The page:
Recipe: Spice up your smoothie
Once you get a spice in your home, you have it forever. Women never throw out spices. The Egyptians were buried with their spices. I know which one I’m taking with me when I go. —Erma Bombeck
I also have a selection of spices and flavor enhancers in the rack. There are the basics such as salt, black pepper and garlic as well as more exotic fare such as the Indian blend garam marsala and sesame seeds. If I have to be buried with one spice out of my collection, it would be my current favorite, Chinese five-spice powder.
There’s no standard definition of the Chinese five-spice blend. Some have more then five ingredients. Many include fennel, clove, cinnamon, star anise and ginger. Others add nutmeg, Szechuan peppercorns and licorice.
The blend is supposed to encompass all five basic tastes – bitter, salty, sour, sweet and savory (a.k.a. umami). Although the roots of this spice combination are not Korean, many of these spices also are key to the country’s cuisine, thanks to long-standing cross-cultural exchanges betweens Koreans and Chinese over the past 2000 years or so.
Since Chinese five-spice powder is a combination of all five tastes, cooks and chefs are able to deftly blend it with beef, lamb, vegetables, grains and legumes. However, some foods are relatively spice-free: fruits and dairy products, particularly smoothies, a drink that combines fruit and dairy.
Smoothies started as an American mixture of fresh and frozen fruit, fruit juice and ice. Later variations of the drink incorporated yoghurt or soy milk, vitamin supplements and even wheat grass. Promoted as quick, healthful meal replacements, smoothies became synonymous with California’s experimental yet fast-paced culture.
The beverage has gone international with smoothie bars located in most major cities around the world.
South Korea has two of America’s most popular smoothie restaurants: Smoothie King, a Louisiana-based chain, has more than 40 locations in the country. Jamba Juice, a company based in Northern California, established a foothold in Korea at Incheon’s airport and now has five locations in Seoul and Gyeonggi-do, including one near Korea’s Supreme Court building. Both chains offer concoctions and supplements in Korea not found in their American counterparts.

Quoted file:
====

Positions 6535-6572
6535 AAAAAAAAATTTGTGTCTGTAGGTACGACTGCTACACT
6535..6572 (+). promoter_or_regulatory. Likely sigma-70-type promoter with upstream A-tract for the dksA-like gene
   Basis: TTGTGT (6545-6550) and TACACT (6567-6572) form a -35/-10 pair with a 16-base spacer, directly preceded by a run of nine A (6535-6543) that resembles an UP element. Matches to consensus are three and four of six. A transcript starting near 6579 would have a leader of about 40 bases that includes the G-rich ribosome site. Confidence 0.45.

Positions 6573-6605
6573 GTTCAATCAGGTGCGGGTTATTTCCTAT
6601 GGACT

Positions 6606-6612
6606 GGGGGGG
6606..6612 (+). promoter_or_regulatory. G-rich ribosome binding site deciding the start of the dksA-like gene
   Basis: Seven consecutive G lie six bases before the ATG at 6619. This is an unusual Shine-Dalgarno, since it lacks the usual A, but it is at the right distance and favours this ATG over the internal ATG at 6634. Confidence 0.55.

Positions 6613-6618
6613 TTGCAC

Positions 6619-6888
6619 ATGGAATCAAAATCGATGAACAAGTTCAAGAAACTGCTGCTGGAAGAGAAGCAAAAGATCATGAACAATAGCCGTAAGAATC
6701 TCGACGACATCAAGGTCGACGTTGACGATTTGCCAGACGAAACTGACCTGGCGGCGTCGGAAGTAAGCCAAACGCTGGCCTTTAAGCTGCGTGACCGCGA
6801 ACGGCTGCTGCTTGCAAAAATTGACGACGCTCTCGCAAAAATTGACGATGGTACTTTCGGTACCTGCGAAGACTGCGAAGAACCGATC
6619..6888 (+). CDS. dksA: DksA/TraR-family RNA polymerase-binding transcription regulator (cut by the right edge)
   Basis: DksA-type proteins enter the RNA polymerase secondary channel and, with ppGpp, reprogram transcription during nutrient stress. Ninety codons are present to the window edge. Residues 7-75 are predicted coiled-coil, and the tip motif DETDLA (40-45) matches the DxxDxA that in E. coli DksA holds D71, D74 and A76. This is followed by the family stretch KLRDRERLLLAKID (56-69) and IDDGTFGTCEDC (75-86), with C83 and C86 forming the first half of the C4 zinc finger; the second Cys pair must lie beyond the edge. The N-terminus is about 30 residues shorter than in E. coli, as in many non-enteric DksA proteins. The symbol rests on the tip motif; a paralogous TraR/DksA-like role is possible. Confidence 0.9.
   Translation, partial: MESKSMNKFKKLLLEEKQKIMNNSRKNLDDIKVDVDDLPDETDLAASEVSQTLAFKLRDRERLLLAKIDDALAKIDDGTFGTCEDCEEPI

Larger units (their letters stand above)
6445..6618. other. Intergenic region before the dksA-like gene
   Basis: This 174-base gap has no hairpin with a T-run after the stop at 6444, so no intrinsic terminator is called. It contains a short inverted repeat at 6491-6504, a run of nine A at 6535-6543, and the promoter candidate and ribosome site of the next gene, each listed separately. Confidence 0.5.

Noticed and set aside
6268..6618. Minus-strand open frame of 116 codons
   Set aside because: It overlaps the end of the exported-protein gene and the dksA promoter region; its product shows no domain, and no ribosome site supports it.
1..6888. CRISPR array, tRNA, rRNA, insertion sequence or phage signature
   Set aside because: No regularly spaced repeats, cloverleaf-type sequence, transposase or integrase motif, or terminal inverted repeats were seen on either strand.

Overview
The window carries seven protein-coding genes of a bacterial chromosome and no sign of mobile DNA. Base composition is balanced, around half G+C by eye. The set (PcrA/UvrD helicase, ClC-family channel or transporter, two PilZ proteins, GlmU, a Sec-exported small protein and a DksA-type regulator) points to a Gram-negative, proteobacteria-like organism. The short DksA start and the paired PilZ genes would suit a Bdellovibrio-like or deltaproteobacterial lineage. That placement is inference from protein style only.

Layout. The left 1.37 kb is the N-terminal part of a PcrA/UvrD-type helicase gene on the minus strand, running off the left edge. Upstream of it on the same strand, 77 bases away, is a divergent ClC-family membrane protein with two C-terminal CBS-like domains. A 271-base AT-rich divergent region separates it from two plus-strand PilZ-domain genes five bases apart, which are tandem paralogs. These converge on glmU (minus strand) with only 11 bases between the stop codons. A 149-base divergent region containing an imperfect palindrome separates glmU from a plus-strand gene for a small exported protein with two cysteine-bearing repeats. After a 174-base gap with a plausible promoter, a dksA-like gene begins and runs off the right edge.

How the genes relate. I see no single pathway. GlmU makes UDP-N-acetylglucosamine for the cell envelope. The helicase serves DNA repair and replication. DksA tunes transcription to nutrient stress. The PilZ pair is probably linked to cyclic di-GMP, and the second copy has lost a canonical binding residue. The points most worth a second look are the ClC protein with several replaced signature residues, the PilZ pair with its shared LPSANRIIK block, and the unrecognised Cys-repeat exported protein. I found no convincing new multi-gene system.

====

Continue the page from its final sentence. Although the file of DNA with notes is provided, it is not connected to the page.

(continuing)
Korea also has home-grown smoothie chains, such as Fresh King. Smoothies are a good fit with Korea’s food=well-being meme and its fast-paced “ppali-ppali” (빨리-빨리) culture.
Inspired by Spice Sherpa, I embarked on a smoothie spice mission.
Smoothies are made to be embellished. You don’t need an overwhelming dousing of spices, just a little pinch here and there. —from Spice Sherpa‘s “3 Ways to Have Spices for Breakfast: 1 indulgence, 1 blend, and 1 surprise”
I tested the theory with a Peanut Butter Moo’d smoothie from a Jamba Juice counter in a nearby grocery store. I spiked the chocolate, banana and peanut butter combo with about two teaspoons of Chinese five-spice.
|Customization can make a corporate smoothie recipe your own. (Tammy Quackenbush photo)|
It took some effort to stir the powder into the 16-ounce cup using the flimsy supplied plastic straw they gave me. The small amount provided just enough flavor without overwhelming the primary smoothie ingredients.
Peanut butter, vanilla and strawberries are commonly paired with chocolate. Spicy chili, such as Mexican chocolate, is also becoming popular. [See a related post on innovative chocolate pairings, “Review: Jade Chocolate’s confections promote free flavor love.”]
Here are a few other Koreafornian-style ideas for flavor enhancements to take along on your next trip to the smoothie counter or to make your own at home:
- Cinnamon, allspice and vanilla for chocolate smoothies.
- Powder pinches of cayenne and baker’s chocolate for a Mexican-style chocolate smoothie (spicy and bittersweet).
- Black pepper and a teaspoon or two of balsamic vinegar for strawberry smoothies.
- Peppermint for chocolate smoothies.
- Garam masala for tropical fruit– or coconut milk–based smoothies.
- Lime juice and cilantro for orange juice–based smoothies or iced fruit drinks.